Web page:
In the gap created by the government’s inability to help and the actual need of the people, we see volunteers, activists and citizens. People who don’t just look on from the sidelines. Here in Israel we have two states for one people. One state, neo-liberal and capitalist, a state that took over the entire formal establishment. Next to it another state – the welfare state that still exists, I believe, deep in the hearts of most Israelis. A state in which there is an unwritten contract between the citizens and the government, in which all are responsible for one another and for those in need. “From each according to their ability, to each according to their need” – to most of Israel’s citizens this is still a basic humanitarian credo.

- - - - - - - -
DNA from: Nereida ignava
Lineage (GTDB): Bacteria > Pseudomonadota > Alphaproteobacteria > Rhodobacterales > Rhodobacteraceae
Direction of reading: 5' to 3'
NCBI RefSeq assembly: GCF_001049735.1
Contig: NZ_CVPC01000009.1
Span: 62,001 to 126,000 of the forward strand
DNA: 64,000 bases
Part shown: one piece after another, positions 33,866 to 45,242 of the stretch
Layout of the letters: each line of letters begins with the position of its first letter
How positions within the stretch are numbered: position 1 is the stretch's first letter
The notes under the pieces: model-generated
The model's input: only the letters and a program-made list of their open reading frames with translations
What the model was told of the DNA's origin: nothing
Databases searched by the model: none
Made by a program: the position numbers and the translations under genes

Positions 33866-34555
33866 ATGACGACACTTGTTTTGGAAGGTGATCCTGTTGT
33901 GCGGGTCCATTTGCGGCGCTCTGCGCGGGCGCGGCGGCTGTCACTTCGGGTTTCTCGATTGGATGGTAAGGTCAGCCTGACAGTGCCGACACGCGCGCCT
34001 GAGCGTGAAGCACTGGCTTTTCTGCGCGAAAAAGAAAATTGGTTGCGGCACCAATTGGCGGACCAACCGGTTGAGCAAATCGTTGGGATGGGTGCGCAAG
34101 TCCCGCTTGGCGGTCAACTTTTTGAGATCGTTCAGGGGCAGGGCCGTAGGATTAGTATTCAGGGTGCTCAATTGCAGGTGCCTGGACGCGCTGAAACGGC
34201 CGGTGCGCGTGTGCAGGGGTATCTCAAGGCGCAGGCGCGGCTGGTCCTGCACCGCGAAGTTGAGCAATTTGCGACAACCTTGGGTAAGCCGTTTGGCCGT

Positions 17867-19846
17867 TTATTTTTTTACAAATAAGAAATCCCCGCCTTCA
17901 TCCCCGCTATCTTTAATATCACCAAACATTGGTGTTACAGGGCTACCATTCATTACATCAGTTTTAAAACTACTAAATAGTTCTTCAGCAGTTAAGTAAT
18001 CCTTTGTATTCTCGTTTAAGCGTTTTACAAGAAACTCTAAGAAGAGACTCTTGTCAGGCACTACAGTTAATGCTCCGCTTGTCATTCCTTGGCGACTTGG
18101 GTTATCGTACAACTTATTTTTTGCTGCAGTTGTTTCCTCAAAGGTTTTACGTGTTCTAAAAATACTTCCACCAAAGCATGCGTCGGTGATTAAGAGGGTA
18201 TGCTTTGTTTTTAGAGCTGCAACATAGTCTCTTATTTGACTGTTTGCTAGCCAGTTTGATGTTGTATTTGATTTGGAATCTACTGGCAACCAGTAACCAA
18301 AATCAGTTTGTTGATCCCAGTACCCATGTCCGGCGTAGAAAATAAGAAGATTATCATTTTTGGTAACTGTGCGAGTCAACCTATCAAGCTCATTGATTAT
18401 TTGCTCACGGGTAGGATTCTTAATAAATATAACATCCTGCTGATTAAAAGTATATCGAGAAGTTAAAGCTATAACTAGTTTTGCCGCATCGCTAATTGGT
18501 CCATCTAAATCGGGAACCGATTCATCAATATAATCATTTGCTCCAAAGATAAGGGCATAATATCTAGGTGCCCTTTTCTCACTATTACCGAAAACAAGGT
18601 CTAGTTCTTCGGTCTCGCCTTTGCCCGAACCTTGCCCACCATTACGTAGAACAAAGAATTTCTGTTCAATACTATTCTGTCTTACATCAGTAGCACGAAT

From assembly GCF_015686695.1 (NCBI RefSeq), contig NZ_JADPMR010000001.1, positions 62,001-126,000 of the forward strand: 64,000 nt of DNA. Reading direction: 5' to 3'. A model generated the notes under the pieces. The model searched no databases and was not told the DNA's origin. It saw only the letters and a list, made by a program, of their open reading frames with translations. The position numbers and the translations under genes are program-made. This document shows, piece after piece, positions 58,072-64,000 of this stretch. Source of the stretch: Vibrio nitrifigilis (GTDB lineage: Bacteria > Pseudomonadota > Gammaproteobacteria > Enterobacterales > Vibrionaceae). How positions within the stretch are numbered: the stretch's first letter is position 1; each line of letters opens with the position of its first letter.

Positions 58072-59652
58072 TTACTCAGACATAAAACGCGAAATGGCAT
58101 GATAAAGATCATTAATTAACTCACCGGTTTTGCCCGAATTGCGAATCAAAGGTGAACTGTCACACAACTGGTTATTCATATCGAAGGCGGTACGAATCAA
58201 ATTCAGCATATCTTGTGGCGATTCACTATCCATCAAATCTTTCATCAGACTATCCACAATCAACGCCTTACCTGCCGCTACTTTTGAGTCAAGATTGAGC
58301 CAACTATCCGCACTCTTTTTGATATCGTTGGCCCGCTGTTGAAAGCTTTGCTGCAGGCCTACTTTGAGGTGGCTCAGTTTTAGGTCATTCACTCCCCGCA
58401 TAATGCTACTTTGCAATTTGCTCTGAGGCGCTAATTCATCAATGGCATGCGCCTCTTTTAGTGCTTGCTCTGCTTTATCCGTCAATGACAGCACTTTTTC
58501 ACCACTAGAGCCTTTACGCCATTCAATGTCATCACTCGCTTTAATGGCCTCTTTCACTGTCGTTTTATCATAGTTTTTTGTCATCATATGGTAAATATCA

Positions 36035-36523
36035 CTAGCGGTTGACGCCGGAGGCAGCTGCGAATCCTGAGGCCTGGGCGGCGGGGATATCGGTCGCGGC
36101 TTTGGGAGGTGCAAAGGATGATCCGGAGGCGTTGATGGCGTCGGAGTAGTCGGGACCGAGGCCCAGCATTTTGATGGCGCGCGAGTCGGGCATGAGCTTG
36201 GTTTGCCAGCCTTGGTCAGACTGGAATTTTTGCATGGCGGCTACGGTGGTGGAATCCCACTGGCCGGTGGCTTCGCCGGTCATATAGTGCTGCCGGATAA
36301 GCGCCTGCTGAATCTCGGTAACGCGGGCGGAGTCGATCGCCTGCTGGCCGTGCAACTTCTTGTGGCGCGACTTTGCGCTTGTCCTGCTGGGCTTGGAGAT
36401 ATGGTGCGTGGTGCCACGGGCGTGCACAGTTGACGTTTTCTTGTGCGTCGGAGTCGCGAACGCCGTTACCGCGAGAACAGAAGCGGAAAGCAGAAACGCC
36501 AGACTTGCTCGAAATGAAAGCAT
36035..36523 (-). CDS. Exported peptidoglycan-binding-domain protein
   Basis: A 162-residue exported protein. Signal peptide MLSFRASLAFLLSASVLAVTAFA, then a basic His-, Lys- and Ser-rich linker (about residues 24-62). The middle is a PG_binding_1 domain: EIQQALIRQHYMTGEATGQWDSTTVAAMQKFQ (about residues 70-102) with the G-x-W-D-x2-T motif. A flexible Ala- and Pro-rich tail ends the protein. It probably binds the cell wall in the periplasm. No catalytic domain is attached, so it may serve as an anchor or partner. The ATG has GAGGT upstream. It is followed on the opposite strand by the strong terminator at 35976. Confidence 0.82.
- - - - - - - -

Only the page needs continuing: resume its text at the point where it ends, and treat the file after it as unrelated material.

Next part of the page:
Still, and maybe because of that, I have always had a hard time with the concept of “volunteering”. Why should we expect someone to volunteer and by doing so, do the government’s job for it? Why should I act on a matter while the entire system needs to change, and by doing so I may just be perpetuating something that is profoundly wrong? For years I had contempt for the concept of ‘charity’ while chasing the idea of ‘justice’. I saw ‘charity’ as a means for the fortunate to “feel good about themselves” without actually working towards change in a system that puts the rest down.
Then, a few years ago, another layer was added to my world view.